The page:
Results 1 to 3 of 3

Thread: E-33RH Race Winner

  1. #1
    Senior Moderator Loren Beach's Avatar
    Join Date
    Dec 2000
    Portland, OR. Columbia River
    Blog Entries

    Thumbs up E-33RH Race Winner

    Winner in PHRF class B is "Margaret", and it sails out of our club, RCYC in Portland.
    This is an Ericson 33RH, and has been pictured in the splash screen rotation on this site for many years.

    Previous owner sailed it locally for well over twenty years, and I have had the pleasure of helming it quite a few times..

    The Oregon Offshore race was sailed in mostly light air this year... and that boat does well in light conditions.
    I hope we can get David, the present owner, to check in with a race report one of these days.

    He plans to also race the Swiftsure Race, coming up immediately.

    Recent picture of the boat here:

    (click on the picture for the full size version)
    Last edited by Loren Beach; 05-15-2019 at 10:13 PM.
    1988 Olson 34 #8
    Sail # 28400
    Betamarine 25 (new 2018)
    Fresh Air
    Portland, OR USA

  2. #2
    Makes Up For It With Enthusiasm Geoff W.'s Avatar
    Join Date
    Jul 2018
    Seattle, WA
    Blog Entries
    Fantastic!! I love seeing Ericsons out there still making a showing. Nice pic of the boat, too.
    s/v "Delightful"
    1987 E32-3
    Hull #712

  3. #3
    Junior Member
    Join Date
    Jun 2017
    Portland, OR

    E-33RH Race Winner

    Thanks for the plug Loren!

    Yes, we had a great race, first offshore race for the entire crew of 6!

    The 2019 Oregon Offshore started at 0900, Thursday May 9th after a bumpy Columbia Bar crossing at almost max ebb tide. Boats behind said they could see almost the entire hull as we crested the larger waves (fresh bottom so nothing to be embarrassed about). Wind was very light at the start and for the first 4 hours and we were doing fairly well (we used a 140% headsail which gave us a 141 PHRF rating). The wind then filled in from the NNE and we slowly lost ground to one of our closest competitors in speed (C&C 35 "Thirsty") but stayed equal with the only other Ericson in the race, AJA an Ericson 34 MkII out of Astoria. One big starboard tack about 60 miles out to sea on Thursday to take advantage of stronger offshore wind and one port tack back to the race mark at Duntz Rock near Cape Flattery on Friday. At dusk on Friday the wind died coming into Juan De Fuca Straight as it often does, a fog bank rolled in and we had an anxious hour while the wind circled us and the current drew us relentlessly towards Duntz rock but we passed eventually with room to spare. About an hour into the Straight the wind gained considerably in strength from the West (not in the forecast) and at 0200 we raised the spinnaker. From then until 0900 was a wild ride with true winds approaching 20kn by the end. Crossing the shipping lanes on a beam reach with the spinnaker pulling hard was particularly memorable (Seattle traffic were notified and declared it safe to cross). Broad reaching towards Race Rocks at one point we briefly hit 9kn surfing down a wave (highest speed seen by me to date on Margaret), 7-8 knots was about the average for a while. We could see from the AIS targets on the chartplotter that we were doing well with respect to the other race boats. We doused the spinnaker at Race Rocks and turned North outside the rocks for Victoria. An hour later we popped out of the fog into a beautiful sunny day with blue sky, deep blue water and behind us the white fog bank topped by the snowy Olympic Mountains. The wind gradually died as we neared Victoria (as it often does) and the chute went up again. About 100yds from the finish the very light wind did a 180 and the chute started pushing us back, we got it down asap and a very slight current just barely pushed us over the line. Customs, followed by wife and friends, champagne and hot towels in front of the Empress Hotel - lovely! We didn't know we had won our division until the awards ceremony the next day at the Royal Vic Yacht Club, a great Mother’s day surprise, Margaret is named after my departed mother who loved to sail and was a successful dinghy racer, I think she would have loved it. A big thanks to all my crew and especially “1st Mate” Justin.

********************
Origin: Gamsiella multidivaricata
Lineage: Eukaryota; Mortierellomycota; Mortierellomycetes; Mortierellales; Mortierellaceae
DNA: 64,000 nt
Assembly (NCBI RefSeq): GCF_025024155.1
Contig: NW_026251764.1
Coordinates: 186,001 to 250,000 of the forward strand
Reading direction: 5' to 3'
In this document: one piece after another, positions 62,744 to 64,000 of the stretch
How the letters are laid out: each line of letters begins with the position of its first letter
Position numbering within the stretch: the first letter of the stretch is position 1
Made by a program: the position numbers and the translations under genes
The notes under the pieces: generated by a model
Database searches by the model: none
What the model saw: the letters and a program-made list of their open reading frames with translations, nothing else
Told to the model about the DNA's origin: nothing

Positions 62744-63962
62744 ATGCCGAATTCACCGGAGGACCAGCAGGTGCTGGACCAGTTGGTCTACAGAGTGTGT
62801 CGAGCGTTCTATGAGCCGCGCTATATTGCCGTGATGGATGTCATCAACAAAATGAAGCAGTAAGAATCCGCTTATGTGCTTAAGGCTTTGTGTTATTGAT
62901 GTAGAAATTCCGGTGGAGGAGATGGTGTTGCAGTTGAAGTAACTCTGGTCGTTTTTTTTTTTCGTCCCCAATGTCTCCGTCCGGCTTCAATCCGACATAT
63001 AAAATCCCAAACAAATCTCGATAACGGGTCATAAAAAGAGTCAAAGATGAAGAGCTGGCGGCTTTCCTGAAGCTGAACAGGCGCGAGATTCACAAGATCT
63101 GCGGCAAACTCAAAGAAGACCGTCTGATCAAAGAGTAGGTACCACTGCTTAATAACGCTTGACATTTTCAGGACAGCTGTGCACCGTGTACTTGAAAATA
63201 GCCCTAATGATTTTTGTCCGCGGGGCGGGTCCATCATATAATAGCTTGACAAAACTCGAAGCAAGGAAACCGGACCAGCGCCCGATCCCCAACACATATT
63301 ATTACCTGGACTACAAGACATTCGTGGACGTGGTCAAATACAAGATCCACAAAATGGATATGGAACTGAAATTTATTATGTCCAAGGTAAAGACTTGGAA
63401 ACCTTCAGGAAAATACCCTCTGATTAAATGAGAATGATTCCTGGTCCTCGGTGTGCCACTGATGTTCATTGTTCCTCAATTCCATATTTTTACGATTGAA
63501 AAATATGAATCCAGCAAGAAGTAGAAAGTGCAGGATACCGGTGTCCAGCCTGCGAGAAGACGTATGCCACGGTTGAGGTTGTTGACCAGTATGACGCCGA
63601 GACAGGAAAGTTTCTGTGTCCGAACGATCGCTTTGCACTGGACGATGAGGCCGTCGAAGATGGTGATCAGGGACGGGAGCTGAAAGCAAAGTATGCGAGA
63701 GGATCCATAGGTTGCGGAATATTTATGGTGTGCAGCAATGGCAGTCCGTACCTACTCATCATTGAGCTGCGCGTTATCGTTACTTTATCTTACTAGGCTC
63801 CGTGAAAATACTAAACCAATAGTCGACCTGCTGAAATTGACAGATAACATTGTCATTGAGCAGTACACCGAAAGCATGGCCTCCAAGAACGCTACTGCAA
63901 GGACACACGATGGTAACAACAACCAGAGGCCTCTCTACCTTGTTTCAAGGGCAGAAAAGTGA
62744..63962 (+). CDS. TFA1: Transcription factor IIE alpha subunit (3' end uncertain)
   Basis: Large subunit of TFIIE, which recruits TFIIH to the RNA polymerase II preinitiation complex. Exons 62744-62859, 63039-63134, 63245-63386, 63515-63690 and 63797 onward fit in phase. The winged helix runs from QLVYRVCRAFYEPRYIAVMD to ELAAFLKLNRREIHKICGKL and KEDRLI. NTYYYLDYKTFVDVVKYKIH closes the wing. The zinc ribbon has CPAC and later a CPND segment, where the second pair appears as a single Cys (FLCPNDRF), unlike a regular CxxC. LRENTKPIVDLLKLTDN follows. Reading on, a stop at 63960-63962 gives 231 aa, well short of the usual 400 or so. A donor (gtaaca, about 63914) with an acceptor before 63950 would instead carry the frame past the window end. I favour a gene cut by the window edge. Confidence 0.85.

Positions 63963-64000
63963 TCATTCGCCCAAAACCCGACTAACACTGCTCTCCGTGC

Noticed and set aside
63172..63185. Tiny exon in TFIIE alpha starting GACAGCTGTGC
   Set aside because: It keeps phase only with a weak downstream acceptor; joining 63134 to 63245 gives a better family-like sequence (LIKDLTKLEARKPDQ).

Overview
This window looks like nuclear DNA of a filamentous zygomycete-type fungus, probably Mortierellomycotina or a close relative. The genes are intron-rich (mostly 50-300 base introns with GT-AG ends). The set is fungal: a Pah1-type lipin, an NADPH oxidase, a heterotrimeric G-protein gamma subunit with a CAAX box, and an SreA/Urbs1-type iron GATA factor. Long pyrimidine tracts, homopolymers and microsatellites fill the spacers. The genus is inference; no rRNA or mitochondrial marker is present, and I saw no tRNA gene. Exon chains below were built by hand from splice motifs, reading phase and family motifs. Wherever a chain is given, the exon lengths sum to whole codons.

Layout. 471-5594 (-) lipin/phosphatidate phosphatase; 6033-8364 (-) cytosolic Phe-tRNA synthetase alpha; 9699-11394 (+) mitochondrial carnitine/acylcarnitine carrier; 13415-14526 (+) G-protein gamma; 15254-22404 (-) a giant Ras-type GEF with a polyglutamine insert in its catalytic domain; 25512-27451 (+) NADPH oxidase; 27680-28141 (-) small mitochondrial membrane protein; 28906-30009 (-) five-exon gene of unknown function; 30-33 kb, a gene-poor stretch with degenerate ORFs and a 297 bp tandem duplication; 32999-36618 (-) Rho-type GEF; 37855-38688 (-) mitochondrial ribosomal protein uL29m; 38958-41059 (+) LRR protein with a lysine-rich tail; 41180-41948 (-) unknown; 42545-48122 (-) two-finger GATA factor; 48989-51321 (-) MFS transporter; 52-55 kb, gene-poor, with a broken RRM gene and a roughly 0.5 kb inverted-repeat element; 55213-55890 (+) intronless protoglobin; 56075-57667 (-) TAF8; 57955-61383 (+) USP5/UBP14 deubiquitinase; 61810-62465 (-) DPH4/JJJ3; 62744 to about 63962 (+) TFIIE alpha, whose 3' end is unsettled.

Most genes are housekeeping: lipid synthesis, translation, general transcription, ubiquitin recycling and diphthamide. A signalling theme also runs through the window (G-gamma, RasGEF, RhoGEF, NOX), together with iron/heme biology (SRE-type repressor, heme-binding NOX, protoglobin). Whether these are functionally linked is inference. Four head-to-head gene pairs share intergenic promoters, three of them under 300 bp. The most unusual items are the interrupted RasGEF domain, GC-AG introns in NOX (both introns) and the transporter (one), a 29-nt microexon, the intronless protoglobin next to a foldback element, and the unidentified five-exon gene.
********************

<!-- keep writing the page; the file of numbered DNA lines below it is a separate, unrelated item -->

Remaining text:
Margaret (formaly J P Foolish) had not been sailed offshore for a good 25 years when I took charge of her last year (my first boat) so getting ready for this race was a marathon involving hundreds of hours from me and my willing crew and plenty of boat dollars. Prep included new main, AIS, plotter, Garmin GND10 to communicate between the existing Nexus system and NMEA 2K, wind transducer, jack lines & pad eyes, replacing most of the fresh water system, mostly new running rigging, storm jib, sail repairs, heat exchanger, batteries, two pipe cots, EPIRB, hull polish, bottom paint, rebuilt max prop, pedro hose, holding tank through hull, Dan Buoy, acrylic hatch board, crash kit, water heater, lazarette latches, ditch bag and over a hundred other assorted tasks needed to meet the race SER's.
    Last edited by shepherdsond; 05-16-2019 at 07:57 AM.

Similar Threads

  1. Replies: 11
    Last Post: 10-10-2011, 03:36 PM
  2. Need some help! (E-33RH)
    By CSMcKillip in forum Maintenance & Mechanical
    Replies: 2
    Last Post: 03-17-2010, 10:08 PM
  3. E-33rh
    By rwiken in forum Design & Function
    Replies: 15
    Last Post: 09-06-2006, 10:01 AM
  4. Sequoia a winner in race last Sat...
    By Chris Miller in forum Cruising & Racing
    Replies: 5
    Last Post: 05-15-2006, 09:56 AM
  5. We have a winner.......
    By Nick Reynolds in forum Cruising & Racing
    Replies: 4
    Last Post: 05-30-2003, 11:20 AM

Posting Permissions

  • You may not post new threads
  • You may not post replies
  • You may not post attachments
  • You may not edit your posts